Most Of The Classic Avant-Garde Films Were Not Widely Seen The Modern Significance of Hawthorne’s Suspicion of Science

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The Modern Significance of Hawthorne’s Suspicion of Science

Many of Hawthorne’s characters are burdened by internal conflicts that are never resolved into an amicable resolution. “The Birthmark”, however, has a more clearly defined moral than some of Hawthorne’s other works. The social significance of this story written over 150 years ago survives into our modern times with alarming clarity. The obsession with physical perfection and the battle between scientific progress and human morality are paramount in the minds of many in today’s society. This article will explore two main points: first, it will focus on how “The Birthmark” compares to some of Hawthorne’s other works with similar themes; next, it will bring these themes together to show how his work explores these issues in gruesome detail and serves as a mirror to modern values.

Hawthorne’s distrust of science is reflected in the “mad scientist” motif used in many of his stories. In “The Birthmark”, Aylmer is a megalomaniacal scientist who thinks himself all-powerful: “No king on his guarded throne can keep his life if I, in my private station, should think that the welfare of millions justified me in denying him this” . In “Rappaccini’s Daughter”, Dr. Rappaccini is a “mad scientist” who conducts experiments on his daughter involving poisonous plants. And in “Dr. Heidegger’s Experiment”, the main character experiments with a fountain of youth elixir on his friends. Even if Heidegger’s results are not fatal, as in the other two stories, they are, in fact, tragic and less subject to ethical criticism.

To put the theme of “The Birthmark” in a modern perspective, we need only repeat that the pursuit of physical perfection and the willingness to go to any length to obtain it is one of the great themes of modern-day thought. . Georgianna’s birthmark symbolizes her responsibility to sin, sorrow, decay, and death and she is willing to forego the danger involved in order to get rid of it: “There is only one danger—that this terrible stain will be left on my cheek… Remove it, remove it, whatever the cost.” We only have to remember the Phen-fen and Redux debacle of a few years ago and think about the current “perfection” procedures that are now widely used such as breast implants, liposuction, and many other dubiously “safe” cosmetics surgery procedure to see that Aylmer and Georgianna’s mindset is still quite relevant today. While it’s true that Georgianna doesn’t seem to have an issue with her birthmark until Aylmer makes it an issue, it must be said that family and peer influence play an important role in the way people think about themselves. and in their decision making. . Let’s compare Georgianna’s response to a modern woman considering plastic surgery. Author Kathy Davis takes us inside a health insurance agency’s morning examination room for applicants seeking coverage for cosmetic surgery:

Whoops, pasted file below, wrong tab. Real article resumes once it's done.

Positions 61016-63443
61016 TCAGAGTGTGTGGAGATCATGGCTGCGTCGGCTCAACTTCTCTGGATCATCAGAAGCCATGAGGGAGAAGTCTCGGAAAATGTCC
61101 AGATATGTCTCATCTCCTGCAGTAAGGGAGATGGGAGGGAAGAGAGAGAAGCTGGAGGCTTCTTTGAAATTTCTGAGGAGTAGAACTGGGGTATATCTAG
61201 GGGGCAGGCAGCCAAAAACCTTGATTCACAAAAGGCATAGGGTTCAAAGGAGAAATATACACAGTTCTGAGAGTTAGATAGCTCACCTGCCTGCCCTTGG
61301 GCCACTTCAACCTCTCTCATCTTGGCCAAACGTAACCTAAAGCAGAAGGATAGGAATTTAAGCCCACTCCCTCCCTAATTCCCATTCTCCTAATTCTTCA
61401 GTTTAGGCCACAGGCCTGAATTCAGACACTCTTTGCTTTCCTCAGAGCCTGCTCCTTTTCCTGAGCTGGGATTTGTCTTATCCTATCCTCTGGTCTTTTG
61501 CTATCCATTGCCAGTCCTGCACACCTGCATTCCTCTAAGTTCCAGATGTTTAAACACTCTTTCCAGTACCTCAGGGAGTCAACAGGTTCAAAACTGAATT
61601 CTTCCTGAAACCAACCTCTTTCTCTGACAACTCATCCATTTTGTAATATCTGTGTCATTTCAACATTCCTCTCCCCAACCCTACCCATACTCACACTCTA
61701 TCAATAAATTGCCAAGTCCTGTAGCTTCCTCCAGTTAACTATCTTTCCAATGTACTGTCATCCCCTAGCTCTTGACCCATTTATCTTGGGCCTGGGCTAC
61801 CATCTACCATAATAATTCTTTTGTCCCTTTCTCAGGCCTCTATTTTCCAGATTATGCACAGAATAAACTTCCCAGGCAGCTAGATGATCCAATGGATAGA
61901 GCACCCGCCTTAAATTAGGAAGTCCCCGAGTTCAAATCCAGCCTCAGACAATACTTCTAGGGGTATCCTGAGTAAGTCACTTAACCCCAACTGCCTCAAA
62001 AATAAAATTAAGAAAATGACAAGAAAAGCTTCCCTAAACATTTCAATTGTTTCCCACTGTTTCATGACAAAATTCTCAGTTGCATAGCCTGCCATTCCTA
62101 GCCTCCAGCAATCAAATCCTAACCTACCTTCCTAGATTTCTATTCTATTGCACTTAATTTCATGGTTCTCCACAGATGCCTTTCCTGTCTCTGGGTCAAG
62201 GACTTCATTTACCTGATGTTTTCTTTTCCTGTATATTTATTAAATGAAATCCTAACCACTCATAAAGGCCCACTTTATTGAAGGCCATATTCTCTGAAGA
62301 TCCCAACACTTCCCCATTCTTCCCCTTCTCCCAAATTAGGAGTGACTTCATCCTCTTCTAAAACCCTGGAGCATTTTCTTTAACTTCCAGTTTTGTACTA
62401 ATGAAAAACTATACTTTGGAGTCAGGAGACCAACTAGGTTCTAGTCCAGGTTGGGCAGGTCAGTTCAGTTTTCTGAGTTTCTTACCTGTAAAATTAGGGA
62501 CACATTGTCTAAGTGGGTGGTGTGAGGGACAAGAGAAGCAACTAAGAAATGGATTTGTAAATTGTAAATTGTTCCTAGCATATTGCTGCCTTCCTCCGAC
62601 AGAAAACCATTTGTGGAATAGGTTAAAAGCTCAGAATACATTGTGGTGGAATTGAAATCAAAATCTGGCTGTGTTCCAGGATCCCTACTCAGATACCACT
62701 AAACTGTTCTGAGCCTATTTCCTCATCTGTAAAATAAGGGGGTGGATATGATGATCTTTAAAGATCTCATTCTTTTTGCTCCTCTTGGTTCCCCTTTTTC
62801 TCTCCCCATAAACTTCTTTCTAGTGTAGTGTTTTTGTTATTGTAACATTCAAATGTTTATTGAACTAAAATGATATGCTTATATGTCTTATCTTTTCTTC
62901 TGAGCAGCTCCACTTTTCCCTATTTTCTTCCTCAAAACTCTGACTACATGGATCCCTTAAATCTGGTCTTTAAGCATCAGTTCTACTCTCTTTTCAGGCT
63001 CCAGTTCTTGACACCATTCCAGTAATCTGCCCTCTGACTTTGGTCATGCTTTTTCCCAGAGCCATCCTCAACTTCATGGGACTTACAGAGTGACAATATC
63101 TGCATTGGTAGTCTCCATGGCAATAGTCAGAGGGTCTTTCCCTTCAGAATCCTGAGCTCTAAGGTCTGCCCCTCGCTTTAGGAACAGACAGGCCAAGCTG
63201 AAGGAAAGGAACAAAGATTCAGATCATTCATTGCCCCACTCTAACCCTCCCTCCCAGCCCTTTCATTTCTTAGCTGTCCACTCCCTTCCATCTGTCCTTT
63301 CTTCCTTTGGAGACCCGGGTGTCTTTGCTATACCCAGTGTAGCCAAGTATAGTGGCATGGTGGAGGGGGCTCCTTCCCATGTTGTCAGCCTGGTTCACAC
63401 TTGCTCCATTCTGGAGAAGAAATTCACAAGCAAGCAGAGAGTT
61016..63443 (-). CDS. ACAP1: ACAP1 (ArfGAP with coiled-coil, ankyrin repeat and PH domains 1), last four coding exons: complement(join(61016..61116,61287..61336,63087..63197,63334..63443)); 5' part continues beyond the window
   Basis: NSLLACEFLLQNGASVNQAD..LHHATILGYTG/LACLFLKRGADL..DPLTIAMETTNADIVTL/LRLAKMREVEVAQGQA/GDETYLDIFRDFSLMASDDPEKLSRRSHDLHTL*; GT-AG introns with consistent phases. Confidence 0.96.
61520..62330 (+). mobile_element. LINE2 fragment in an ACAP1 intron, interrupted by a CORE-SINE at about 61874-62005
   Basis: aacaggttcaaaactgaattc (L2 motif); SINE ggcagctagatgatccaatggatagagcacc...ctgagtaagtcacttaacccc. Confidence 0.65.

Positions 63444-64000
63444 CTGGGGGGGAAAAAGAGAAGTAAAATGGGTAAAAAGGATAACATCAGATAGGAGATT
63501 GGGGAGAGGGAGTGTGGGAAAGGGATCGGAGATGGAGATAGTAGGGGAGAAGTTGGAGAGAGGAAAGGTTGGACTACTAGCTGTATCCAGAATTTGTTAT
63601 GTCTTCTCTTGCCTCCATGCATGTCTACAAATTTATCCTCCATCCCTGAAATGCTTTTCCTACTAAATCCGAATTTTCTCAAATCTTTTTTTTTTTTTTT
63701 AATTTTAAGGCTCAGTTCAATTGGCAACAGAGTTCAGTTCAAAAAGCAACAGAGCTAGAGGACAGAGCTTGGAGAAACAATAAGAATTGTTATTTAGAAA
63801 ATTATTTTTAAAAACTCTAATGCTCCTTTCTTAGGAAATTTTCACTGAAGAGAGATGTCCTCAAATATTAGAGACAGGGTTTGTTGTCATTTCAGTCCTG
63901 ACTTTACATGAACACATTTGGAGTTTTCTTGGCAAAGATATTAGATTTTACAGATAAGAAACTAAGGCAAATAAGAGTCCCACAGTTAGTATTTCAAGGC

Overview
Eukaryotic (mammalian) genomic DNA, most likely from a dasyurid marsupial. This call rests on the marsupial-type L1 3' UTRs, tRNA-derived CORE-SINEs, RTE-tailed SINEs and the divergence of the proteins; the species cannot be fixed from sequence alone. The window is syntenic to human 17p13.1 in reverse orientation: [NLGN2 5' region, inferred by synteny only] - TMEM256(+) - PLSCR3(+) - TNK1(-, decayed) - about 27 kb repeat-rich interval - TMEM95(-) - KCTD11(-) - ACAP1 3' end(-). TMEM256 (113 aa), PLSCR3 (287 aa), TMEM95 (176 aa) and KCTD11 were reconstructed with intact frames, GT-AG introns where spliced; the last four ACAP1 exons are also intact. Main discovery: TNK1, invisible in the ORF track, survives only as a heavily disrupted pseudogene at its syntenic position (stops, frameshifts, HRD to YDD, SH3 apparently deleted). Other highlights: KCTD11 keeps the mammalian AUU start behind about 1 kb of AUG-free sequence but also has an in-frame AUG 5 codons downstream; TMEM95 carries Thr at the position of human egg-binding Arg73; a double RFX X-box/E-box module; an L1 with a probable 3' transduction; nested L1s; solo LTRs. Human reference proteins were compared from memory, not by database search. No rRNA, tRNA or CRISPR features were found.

I had no idea what to expect when the patient entered the room. She is a thin, beautiful woman in her early twenties who looks a bit like Nastassia Kinski… Hunched forward and with eyes cast down, she begins to explain that she is “unhappy with what she has”. “I know I shouldn’t [compare] myself with another woman”, he whispered, “but I just can’t help it.”